Hot Spot Sample Designs

Hot spot sampling is a 2d initial Ellipgrid model by Reference Search Strategy that was originally encoded as Ellipgrid PC by Oak Ridge National Laboratory. The goals of 2d hot spot sampling are to calculate:

   the probability of hitting or, conversely, missing an elliptical hot spot of a defined size;

   the maximum size of a hot spot that would, with a defined probability, be hit by a sample grid definition;

   a grid of samples based on finding a hot spot of a defined size with a distinct probability; and

   a grid of samples based on the cost to sample, the sample area definition, and a limited budget.

2D Ellipgrid calculates the relationship between hotspot size, grid density, cost, and probability for a variety of circumstances. These designs are useful in determining tradeoffs between cost, size of hot spot, and cost to implement; however, most sample designs are fairly dense grids and too expensive for many sampling budgets.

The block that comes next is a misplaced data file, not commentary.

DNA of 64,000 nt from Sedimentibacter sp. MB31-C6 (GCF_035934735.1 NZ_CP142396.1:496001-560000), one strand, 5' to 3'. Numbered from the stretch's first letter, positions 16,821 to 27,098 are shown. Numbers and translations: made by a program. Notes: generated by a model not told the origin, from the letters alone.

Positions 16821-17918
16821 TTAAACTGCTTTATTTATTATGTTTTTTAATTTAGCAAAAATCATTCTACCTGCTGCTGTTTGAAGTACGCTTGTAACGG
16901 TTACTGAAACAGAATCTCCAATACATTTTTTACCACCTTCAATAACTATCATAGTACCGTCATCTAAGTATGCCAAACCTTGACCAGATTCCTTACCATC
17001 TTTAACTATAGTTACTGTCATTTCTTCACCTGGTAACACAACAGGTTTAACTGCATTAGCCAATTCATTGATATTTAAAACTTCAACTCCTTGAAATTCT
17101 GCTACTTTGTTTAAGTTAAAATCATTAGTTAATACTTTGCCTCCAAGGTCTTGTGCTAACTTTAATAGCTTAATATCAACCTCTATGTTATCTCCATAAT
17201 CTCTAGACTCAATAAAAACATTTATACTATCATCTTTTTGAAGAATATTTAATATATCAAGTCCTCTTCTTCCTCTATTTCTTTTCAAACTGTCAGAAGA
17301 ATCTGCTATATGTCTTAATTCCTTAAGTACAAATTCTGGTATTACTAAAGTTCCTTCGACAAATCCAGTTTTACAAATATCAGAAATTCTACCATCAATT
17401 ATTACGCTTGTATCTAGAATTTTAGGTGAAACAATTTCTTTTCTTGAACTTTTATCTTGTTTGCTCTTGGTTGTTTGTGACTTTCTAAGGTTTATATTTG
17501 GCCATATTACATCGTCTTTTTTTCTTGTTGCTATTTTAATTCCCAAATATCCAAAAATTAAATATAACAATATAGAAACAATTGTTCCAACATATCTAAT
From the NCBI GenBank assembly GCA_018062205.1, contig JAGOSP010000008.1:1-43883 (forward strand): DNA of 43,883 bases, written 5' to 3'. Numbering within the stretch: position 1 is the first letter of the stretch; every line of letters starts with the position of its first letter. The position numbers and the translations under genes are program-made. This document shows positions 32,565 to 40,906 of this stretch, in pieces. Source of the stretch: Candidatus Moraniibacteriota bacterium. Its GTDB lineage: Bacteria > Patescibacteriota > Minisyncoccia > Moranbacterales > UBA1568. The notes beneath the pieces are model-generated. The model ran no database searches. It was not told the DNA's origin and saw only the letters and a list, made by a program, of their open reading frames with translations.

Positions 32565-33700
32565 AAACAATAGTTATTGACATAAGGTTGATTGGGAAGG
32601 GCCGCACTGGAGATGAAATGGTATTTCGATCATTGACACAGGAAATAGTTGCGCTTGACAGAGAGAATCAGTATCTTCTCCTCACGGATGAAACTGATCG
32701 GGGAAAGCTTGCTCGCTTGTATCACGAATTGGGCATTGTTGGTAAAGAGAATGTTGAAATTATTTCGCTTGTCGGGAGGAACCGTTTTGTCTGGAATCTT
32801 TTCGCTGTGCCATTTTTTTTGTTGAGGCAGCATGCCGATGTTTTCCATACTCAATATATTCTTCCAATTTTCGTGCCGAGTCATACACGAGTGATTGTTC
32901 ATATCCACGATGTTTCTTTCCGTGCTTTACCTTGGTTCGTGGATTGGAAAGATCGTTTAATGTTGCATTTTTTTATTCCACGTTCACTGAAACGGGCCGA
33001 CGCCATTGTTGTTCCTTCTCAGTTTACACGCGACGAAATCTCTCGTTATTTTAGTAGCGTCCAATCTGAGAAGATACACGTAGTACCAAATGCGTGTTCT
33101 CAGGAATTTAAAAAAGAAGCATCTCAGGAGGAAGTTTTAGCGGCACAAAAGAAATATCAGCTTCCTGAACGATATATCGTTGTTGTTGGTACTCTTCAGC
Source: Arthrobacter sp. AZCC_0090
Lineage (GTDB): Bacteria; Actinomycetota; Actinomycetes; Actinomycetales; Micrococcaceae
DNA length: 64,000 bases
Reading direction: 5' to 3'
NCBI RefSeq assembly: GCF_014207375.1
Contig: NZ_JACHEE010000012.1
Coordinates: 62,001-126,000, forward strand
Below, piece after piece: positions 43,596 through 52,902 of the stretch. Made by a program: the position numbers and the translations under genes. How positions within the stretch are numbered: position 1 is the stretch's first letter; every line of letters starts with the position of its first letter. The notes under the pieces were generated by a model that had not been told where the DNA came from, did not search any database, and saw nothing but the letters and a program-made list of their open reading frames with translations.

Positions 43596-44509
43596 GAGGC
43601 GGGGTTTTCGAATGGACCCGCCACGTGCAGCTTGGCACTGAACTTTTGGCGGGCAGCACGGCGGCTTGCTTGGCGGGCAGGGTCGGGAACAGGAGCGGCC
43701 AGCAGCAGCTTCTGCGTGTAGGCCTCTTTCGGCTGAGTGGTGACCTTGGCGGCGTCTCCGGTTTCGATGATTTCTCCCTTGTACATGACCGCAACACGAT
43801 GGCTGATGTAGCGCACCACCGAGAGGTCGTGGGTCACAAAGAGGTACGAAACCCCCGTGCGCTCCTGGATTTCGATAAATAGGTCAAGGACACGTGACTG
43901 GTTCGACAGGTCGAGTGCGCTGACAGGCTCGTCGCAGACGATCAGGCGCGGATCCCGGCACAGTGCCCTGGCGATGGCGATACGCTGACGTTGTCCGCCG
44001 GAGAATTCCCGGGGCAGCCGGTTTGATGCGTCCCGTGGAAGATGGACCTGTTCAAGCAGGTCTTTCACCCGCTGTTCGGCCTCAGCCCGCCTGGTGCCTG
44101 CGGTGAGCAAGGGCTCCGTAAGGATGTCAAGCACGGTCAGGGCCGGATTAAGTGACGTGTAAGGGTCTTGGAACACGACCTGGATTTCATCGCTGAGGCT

There are four 2d hot spot sample designs in SADA: Hot Spot: Minimize Sample Size By Cost, Hot Spot: Minimize Sample Size By Hot Spot Definition, Hot Spot: Unknown Hot Spot, Hot Spot: Calculate Probability.

The concept of hot spot searches in two dimensions can easily be extended into the third dimension through the use of simulation. A grid is specified in three dimensions, and the locations of ellipsoids are simulated across the site. The likelihood of hitting such a hot spot is simply the ratio of simulated hits to total simulations. This provides an estimate of how effective a sampling grid will be at finding hot spots in subsurface. As with two dimensional hot spot searches, however, the grids can be too dense for practical sampling budgets.


The only 3d hot spot sample design in SADA is 3d Hot Spot Search.